Legal Sports Report

Daily Fantasy Football

Daily fantasy sports grew into an activity where billions of dollars started changing hands annually in recent years.

But much like season-long fantasy sports, the year for DFS is mainly focused around the NFL season.

Here are some questions and answers about playing daily fantasy football:

Best Daily Fantasy Football Sites

  • DFS SITES
  • BONUS
  • DETAILS
  • PLAY

How does daily fantasy for NFL work?

At most DFS sites, daily fantasy football works a lot like season-long fantasy football.

From a pool of players contest participants select a roster of players constrained by an artificial salary cap. That roster will usually include a quarterback, running backs, wide receivers, a tight end, a defense, and sometimes a kicker.

Each football player is assigned a salary value. Users may select any player they wish, as long as their entire roster fits under the salary cap, and they construct their roster according to contest rules.

There are several versions of how to play daily fantasy football, but the salary-cap model is by far the most common iteration.

From there, DFS sites offer a wide range of contests based on this idea.

What kind of daily fantasy NFL contests are there?

At core, all daily fantasy football contests are the same. You pay an entry fee in the hopes of winning a cash prize.

From there, sites offer several different types of contests

  • Guaranteed prize pools (GPPs): A fixed prize pool is offered by a site with a maximum number of entries, sometimes in the millions of dollars at the largest sites. They run regardless of whether they fill up or not.
  • “Cash games”: Players can either join an existing contest or create their own. These are smaller than GPPs and not guaranteed to run.
  • Head-to-Head: A contest that pits two players against one another; the winner receives the entire prize pool.
  • 50/50: The top half of the field nearly doubles their investment; the other half of the field receives nothing.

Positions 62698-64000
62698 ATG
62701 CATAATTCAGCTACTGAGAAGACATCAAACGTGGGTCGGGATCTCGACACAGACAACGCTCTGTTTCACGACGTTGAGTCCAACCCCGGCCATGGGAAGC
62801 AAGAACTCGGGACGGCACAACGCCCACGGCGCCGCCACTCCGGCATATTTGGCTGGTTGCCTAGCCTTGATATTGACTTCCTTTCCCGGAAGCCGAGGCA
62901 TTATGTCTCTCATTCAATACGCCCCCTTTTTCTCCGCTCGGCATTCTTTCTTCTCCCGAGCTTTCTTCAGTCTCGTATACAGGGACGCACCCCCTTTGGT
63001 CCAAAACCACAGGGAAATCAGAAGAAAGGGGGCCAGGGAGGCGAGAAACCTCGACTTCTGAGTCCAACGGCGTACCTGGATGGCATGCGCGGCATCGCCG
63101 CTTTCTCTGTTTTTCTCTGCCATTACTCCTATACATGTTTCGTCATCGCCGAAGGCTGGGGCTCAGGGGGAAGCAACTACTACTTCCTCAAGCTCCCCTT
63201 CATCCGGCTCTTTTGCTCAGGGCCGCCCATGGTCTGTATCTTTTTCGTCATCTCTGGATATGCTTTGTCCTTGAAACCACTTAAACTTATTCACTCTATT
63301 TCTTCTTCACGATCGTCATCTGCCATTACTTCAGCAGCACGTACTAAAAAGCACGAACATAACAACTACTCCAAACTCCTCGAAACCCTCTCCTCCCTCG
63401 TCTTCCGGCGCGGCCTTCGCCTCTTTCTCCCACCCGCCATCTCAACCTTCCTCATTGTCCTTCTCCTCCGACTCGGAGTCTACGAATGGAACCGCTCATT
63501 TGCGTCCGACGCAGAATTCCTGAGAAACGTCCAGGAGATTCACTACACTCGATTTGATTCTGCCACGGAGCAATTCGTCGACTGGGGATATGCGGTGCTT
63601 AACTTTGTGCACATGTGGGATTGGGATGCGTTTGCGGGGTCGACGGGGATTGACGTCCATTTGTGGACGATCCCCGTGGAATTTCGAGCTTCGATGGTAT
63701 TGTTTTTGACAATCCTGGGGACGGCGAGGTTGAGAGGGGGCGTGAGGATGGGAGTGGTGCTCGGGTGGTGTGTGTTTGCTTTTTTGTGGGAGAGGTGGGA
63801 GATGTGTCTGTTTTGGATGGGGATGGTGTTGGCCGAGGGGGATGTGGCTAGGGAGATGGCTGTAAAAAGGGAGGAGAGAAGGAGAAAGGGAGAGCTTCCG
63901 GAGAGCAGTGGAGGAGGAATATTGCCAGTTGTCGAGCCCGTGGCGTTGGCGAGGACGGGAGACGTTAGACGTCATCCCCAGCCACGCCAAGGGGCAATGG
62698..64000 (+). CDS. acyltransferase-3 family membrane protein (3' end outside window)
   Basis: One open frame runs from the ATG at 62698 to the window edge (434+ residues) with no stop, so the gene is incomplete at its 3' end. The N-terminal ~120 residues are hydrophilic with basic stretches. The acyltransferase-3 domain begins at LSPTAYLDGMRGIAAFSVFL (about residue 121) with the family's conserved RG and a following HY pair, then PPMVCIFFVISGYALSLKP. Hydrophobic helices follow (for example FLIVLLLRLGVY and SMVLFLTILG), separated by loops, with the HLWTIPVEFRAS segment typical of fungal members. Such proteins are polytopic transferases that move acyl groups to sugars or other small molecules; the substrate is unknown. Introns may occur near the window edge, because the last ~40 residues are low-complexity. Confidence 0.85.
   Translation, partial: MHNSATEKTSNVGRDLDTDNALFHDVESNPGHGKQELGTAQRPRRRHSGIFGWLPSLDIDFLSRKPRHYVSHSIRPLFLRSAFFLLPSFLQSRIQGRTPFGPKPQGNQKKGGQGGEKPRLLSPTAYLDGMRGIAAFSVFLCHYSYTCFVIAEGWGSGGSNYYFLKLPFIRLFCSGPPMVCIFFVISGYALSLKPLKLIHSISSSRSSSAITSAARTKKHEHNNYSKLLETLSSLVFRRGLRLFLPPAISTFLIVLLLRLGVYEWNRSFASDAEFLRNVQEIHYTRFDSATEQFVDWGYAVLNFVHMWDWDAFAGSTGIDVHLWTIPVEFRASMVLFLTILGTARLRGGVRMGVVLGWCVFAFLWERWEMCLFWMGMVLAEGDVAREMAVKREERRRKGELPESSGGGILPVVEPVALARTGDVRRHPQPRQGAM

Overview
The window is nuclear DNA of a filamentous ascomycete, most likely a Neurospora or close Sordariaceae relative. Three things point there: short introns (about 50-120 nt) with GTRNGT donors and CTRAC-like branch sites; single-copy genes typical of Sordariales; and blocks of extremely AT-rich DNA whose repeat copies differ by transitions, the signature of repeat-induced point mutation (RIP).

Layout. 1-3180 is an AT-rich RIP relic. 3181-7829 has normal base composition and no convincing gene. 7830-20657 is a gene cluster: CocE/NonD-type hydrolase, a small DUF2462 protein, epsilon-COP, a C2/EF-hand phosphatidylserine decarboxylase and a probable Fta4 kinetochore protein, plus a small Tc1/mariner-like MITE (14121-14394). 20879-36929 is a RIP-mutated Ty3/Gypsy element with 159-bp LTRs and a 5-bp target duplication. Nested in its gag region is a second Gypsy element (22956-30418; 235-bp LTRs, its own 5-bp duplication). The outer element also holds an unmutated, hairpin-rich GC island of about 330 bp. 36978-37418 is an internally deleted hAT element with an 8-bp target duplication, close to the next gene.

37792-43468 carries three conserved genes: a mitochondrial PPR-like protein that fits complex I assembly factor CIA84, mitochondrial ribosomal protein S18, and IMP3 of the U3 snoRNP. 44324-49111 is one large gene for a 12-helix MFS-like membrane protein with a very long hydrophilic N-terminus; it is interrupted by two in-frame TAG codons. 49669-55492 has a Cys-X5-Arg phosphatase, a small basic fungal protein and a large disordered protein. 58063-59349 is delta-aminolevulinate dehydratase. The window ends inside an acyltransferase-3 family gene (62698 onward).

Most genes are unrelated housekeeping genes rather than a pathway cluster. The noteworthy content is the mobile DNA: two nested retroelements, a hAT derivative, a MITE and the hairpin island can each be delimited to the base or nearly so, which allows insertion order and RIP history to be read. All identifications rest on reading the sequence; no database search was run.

Who offers daily fantasy football?

The simple answer: Just about everyone.

The two biggest sites are DraftKings and FanDuel. They feature the most users, the biggest variety of contests, and the most money up for grabs.

Here is a look at sites that offer fantasy football:

SiteBiggest Week 1 NFL contest
FanDuel$2 million prize pool, $25 entry
DraftKings$5 million prize pool, $3 entry
Yahoo$500,000 prize pool, $10 entry
Fantasy Aces$100,000 prize pool, $55 entry
FantasyDraft$100,000 prize pool, $25 entry
RealTime Daily$1,800 prize pool, $20 entry
DraftDay
NA
DraftPotNA
Fantasy FeudNA
Star Fantasy LeaguesNA
StarsDraft
NA

Each site takes a different legal approach to differing state laws; check here for a snapshot.

There are some European- or rest-of-world-facing sites that focus on soccer and other sports. But if a site is serving the US market, it is offering DFS involving the NFL.

What happened in the 2015 season for daily fantasy football?

Last year saw a rapid increase in interest in daily fantasy football. That was due in part to organic growth of the industry from 2014.

But advertising blitzes by DraftKings and FanDuel and promises of massive prize pools attracted new users in droves.

A story involving a data leak at DraftKings set off a domino effect for the DFS industry, however, resulting in a pull-back in advertising and government officials questioning its legality.

That resulted in fewer users and smaller prize pools later in the NFL season.

What’s in store for 2016 in daily fantasy football?

Despite the problems the industry encountered late in 2015 and early in 2016, FanDuel and DraftKings will still be offering huge prize payouts this NFL season.

The biggest contests this season will still pay winnings in the millions of dollars, and hundreds of thousands of DFS players will flock back to DFS sites.

Football fans are unlikely to be bombarded by DFS commercials this season, like they were in 2015.

Can you play college football DFS?

Some sites will still offer DFS based on college football games this season.

But DraftKings and FanDuel reached an agreement with the NCAA to stop offering college football. And some states that have passed laws this year have banned fantasy contests based on college events.